The premise of BitFans is not just about offering incentives for brand loyalty. It’s also about cultivating a community of devoted superfans who become terrific advocates for your brand. Our platform allows you to easily set up a digital fan club for your most active followers, enabling them to own a piece of your digital economy using community tokens. These tokens may then be used in a number of ways, such as gaining access to products, benefits, and services within your ecosystem.
Why should you create a digital fan club on BitFans?
The concept of fan clubs relies on communities rallying around an individual or an organization’s goals and vision. A fan club is a gathering place where individuals may not only express their excitement for a specific brand, product, or service but also learn more about it. It’s a location where individuals are able to form a sense of community and provide a hand to one another.
Apple is a fantastic example when it comes to the power of passionate followers. Even if your company isn’t as well-known, many of the same criteria apply. Apple fans don’t buy iPhones because they’re cheap. Their products are made with quality in mind. Even so, there are other competitors on the market putting out great products as well. What sets Apple apart from everyone else is that its client base is among the most dedicated. There aren’t many iPhone users that would switch to an Android phone if they had a choice. At BitFans, you’ll be able to identify and nurture the individuals that are equally devoted to your brand.
In today’s collaborative internet world, innovation thrives. People in business usually go to fan clubs (masquerading as conferences) and online forums to express themselves and provide one another valuable feedback. Community tokens will enable consumers to become a driving force behind the growth of one’s brand and reputation over time. As it stands, most individuals would prefer to use community-driven knowledge sources like wikis to serve themselves rather than call customer service. BitFans helps drive that point home and allow members of your ecosystem to interact with each other and potentially align with like-minded communities as well.
Now, anyone with access to an audience can leverage our platform to build meaningful interactions and gain valuable insights over time, which could help transform your fans into a participatory component of your brand.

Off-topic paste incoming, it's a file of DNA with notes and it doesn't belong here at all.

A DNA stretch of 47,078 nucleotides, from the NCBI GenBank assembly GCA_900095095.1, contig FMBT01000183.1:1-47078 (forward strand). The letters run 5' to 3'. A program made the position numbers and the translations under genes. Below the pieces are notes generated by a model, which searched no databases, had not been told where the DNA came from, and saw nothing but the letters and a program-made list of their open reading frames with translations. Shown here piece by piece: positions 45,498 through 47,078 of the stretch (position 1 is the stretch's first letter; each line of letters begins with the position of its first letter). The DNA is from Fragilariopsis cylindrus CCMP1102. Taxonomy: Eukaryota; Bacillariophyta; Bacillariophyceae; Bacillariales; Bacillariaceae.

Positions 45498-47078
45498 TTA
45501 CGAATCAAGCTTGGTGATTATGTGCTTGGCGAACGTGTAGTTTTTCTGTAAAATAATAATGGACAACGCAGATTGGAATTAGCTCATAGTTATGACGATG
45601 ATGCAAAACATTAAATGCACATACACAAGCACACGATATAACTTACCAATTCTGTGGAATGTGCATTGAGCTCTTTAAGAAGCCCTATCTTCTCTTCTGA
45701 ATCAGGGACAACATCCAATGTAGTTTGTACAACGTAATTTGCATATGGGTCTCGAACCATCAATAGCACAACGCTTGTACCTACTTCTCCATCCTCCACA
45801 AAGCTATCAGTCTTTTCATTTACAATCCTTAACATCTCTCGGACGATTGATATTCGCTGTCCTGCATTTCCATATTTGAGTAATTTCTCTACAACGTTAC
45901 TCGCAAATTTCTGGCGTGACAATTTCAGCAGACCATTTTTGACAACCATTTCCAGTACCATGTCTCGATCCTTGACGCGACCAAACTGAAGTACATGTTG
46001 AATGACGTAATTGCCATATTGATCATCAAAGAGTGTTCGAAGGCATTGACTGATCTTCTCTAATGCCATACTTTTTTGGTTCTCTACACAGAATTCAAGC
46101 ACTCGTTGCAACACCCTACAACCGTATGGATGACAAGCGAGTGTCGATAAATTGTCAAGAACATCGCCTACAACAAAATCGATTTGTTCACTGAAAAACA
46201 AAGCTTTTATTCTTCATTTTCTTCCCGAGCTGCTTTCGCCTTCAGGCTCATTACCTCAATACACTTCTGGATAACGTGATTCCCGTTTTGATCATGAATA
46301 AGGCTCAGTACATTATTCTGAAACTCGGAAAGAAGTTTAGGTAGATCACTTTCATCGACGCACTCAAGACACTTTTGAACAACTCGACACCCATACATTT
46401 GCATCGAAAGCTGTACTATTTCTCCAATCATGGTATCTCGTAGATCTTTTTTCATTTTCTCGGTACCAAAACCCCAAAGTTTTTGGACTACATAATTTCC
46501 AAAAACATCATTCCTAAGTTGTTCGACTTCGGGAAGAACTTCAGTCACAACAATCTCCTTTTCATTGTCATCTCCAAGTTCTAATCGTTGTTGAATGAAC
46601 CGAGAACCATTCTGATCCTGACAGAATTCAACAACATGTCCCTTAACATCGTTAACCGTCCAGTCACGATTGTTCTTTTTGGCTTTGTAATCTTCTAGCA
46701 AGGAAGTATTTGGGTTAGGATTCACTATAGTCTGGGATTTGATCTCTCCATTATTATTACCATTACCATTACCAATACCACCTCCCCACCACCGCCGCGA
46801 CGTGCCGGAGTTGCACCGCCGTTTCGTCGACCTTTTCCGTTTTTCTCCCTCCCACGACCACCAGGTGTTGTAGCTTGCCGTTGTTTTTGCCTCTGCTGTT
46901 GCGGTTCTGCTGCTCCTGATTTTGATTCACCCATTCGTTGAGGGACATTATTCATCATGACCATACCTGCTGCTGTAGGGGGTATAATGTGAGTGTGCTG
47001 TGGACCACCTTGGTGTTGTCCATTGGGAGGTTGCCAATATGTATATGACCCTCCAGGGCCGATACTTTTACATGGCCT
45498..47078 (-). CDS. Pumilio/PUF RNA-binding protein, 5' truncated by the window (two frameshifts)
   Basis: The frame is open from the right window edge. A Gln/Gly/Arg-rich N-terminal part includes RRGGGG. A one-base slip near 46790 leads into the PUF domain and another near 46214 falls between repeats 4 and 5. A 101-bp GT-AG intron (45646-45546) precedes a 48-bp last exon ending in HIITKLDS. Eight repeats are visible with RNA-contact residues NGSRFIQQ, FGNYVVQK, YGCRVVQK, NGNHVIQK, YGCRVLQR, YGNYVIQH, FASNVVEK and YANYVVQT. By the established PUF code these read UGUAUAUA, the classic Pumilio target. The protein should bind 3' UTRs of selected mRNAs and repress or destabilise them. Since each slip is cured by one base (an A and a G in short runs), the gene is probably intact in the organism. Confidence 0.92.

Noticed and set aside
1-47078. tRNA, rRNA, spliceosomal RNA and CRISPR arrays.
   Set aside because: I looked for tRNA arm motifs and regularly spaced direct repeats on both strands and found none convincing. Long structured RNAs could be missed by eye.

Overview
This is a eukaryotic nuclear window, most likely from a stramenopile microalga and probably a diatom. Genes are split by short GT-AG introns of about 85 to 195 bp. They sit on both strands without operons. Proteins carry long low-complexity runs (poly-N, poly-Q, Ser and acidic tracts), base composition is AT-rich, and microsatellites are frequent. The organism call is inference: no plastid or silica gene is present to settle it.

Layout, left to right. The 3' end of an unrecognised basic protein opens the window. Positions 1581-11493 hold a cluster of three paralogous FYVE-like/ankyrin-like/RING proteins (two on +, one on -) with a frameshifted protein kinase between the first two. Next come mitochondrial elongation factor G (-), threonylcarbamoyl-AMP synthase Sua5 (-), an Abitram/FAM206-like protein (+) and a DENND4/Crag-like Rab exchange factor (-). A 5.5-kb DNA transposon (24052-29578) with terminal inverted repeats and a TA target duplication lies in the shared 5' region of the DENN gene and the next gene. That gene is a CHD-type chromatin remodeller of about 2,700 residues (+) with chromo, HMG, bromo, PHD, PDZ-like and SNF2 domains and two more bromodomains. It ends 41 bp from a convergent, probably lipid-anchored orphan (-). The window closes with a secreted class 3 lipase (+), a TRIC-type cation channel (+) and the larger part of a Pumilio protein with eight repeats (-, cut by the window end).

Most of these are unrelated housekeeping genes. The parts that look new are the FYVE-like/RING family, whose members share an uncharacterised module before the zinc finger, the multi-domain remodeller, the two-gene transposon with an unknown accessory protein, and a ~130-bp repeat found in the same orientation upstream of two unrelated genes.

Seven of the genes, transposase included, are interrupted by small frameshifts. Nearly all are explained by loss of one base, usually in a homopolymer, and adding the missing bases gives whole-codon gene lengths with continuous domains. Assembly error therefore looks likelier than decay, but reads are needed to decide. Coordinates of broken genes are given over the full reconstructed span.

The social media landscape is getting increasingly crowded and competitive. When there are millions of people fighting for your attention, it may feel nearly impossible to be noticed, and a single platform update can alter everything in an instant. We understand that many individuals and organizations struggle with this, and fear that they may lose access to their audiences at any time. We created our platform with this in mind; so that our users set their own rules and forms of governance depending on how they are designed by the community token issuers, all while having complete control over their communities.
BitFans has essentially become a one-stop-shop for peer-to-peer assistance, product development, and consumer satisfaction. These factors work together to increase brand loyalty and keep them coming back for more. Furthermore, a community-driven experience fosters strong bonds between individuals who become devoted to one another and to your brand.
The internet’s role in the music industry
The Internet’s ability to influence our lives is undeniable. It enables us to communicate with friends or family on time and allows us to share our lives on a global scale. For others, it paves the way for fame and fortune. More and more celebrities are embracing the Internet as a forum for showcasing their skills and recognition. Today, platforms continue to produce these ‘superstars’ in various niches. Here are three primary examples of such:
Justin Bieber is perhaps one of YouTube’s most well-known success stories. In 2007, he began posting recordings of himself covering Justin Timberlake and Chris Brown. He got signed to Island Def Jam Music Group thanks to a celebrity endorsement from Usher and manager Scooter Braun. Bieber is presently ranked fifth in terms of YouTube subscribers. He has sold an estimated 140 million records globally, in addition to his YouTube fame.